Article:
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The critical writing — yours — about my work, its development, its contradictions as well as its creative solutions painfully arrived at, its relation, through me and my evolvement (sic) with politics and the history-as-politics that we call ‘our times’ — all this is outstandingly excellent. I speak of the criticism as well as the praise; I speak of the insights you have that are truly illuminating, even to me, of my own writing. Thank you.

— Nadine Gordimer

Book information

ISBN: 978-1-919855-58-5

Trim size: 230 x 150mm

Binding: paperback

Page count: 736 pages

Imagery: Black & white photographs

Cost: R350.00

Genre: Biography

Publication date: October 2005



No Cold Kitchen charts Nadine Gordimer’s life and work, providing a vibrant portrait of the country Gordimer lived in, the history she lived through, and the people around her — people in South Africa, such as Nelson Mandela, George Bizos, Es’kia Mphehlele, Bram Fischer, Nat Nakasa, Desmond Tutu and Alan Paton; and people abroad, including Susan Sontag, Salman Rushdie, Anthony Sampson, Edward Said, Amos Oz, Harry Levin and New Yorker editor, Katharine White.

 Drawing upon unprecedented access to Gordimer and her documents, No Cold Kitchen gives sympathetic but rigorous attention to the full range of Gordimer’s work, teasing out the inevitable contradictions between her public and private voices and granting the reader an intimate insight into what Gordimer underwent and overcame, both during apartheid and afterwards. Ronald Suresh Roberts shrewdly chronicles the drive that led Gordimer, who described herself as ‘a barefoot girl from Springs’, to a Nobel Prize for literature.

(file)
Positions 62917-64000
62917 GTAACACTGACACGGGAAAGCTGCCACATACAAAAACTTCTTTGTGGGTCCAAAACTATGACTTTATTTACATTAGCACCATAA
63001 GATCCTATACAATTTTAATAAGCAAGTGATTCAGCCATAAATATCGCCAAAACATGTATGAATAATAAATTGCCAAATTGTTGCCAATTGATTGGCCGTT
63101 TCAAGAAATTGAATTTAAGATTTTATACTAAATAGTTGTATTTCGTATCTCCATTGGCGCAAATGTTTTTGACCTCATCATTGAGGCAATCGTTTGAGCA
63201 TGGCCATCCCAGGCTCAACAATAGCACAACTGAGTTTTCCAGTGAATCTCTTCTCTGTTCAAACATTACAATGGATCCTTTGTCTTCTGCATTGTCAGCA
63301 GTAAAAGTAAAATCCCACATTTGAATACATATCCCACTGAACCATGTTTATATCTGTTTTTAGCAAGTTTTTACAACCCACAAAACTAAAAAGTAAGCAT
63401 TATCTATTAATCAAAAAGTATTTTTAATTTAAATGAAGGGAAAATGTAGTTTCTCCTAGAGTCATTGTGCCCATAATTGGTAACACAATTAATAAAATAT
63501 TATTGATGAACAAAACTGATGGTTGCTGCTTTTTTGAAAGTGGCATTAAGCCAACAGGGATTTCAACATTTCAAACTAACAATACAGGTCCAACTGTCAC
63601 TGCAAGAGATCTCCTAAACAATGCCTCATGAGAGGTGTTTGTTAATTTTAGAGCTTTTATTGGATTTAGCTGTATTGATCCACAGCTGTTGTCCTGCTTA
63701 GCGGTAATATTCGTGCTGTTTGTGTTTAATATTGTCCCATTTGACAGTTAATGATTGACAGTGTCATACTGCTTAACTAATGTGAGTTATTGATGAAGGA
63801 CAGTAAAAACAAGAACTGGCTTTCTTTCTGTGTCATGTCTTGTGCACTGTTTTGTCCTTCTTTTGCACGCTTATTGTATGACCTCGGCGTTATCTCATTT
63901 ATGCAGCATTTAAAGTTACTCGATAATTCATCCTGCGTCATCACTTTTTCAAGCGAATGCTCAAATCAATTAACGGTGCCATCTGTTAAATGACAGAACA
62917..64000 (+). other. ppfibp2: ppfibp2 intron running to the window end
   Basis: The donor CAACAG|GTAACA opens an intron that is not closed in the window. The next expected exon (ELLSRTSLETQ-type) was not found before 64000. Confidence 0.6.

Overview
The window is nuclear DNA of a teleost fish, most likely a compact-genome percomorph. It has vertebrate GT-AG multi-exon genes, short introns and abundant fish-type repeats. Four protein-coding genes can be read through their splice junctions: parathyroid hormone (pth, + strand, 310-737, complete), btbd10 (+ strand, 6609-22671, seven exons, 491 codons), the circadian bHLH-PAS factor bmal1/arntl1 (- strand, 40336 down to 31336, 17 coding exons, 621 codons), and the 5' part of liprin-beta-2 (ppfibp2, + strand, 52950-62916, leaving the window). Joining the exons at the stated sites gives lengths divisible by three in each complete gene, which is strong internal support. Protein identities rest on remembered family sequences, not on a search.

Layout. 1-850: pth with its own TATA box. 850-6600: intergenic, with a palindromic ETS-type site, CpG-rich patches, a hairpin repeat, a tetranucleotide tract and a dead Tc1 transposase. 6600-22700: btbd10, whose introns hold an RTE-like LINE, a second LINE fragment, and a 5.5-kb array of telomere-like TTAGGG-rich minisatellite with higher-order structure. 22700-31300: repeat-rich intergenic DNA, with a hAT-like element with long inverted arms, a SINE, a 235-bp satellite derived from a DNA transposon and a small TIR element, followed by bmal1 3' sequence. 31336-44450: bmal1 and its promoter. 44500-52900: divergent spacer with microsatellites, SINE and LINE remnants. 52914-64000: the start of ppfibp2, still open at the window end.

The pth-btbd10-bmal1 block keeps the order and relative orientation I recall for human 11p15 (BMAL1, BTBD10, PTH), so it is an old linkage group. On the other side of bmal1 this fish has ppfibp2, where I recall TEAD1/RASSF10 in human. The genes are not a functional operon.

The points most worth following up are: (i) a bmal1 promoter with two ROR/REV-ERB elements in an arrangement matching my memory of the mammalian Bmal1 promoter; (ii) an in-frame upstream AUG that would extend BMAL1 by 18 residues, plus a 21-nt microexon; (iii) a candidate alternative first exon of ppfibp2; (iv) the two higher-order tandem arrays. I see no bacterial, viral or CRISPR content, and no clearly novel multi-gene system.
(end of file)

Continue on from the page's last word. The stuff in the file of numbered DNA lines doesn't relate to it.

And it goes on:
Ronald Suresh Roberts

Born in London to a father from Trinidad and a mother from Malaysia (her own parents from India), Ronald Suresh Roberts grew up in Trinidad before attending Balliol College, Oxford in the 1980s on the same scholarship that had earlier taken V. S. Naipaul to Oxford. After graduating from Harvard Law School, Roberts worked on Wall Street while beginning to write. His first book, a critique of black neoconservatives called Clarence Thomas and the Tough Love Crowd, was published by New York University Press.

In March and April 1994, Roberts coordinated an officially accredited international election-monitoring delegation to South Africa. He afterwards entered debates concerning the democratisation of post-apartheid culture, laws and the economy and was a prominent figure in the unfolding public discourse of the post-apartheid era. In 1996, Nelson Mandela contributed a preface to his book on the Truth and Reconciliation Commission, after which he began work on the present biography of Nadine Gordimer.

As an outsider who has achieved ‘insider-liness’ over the course of the last decade, Roberts is acknowledged by his critics and admirers alike to have had a definite impact on public debate. He attracts both praise and criticism in strong measure, confining himself to no ideological ruts, drawing on a diverse personal background. It is with a spirit of seeking the unexpected — of testing and exploration; of strange juxtapositions rather than predictable piety — that this biography of Nadine Gordimer has been written. Roberts published Fit to Govern – the Native Intelligence of Thabo Mbeki, which explores the then President’s intellectual tradition, in 2007. No Cold Kitchen was short-listed for the Sunday Times Alan Paton Award in 2006.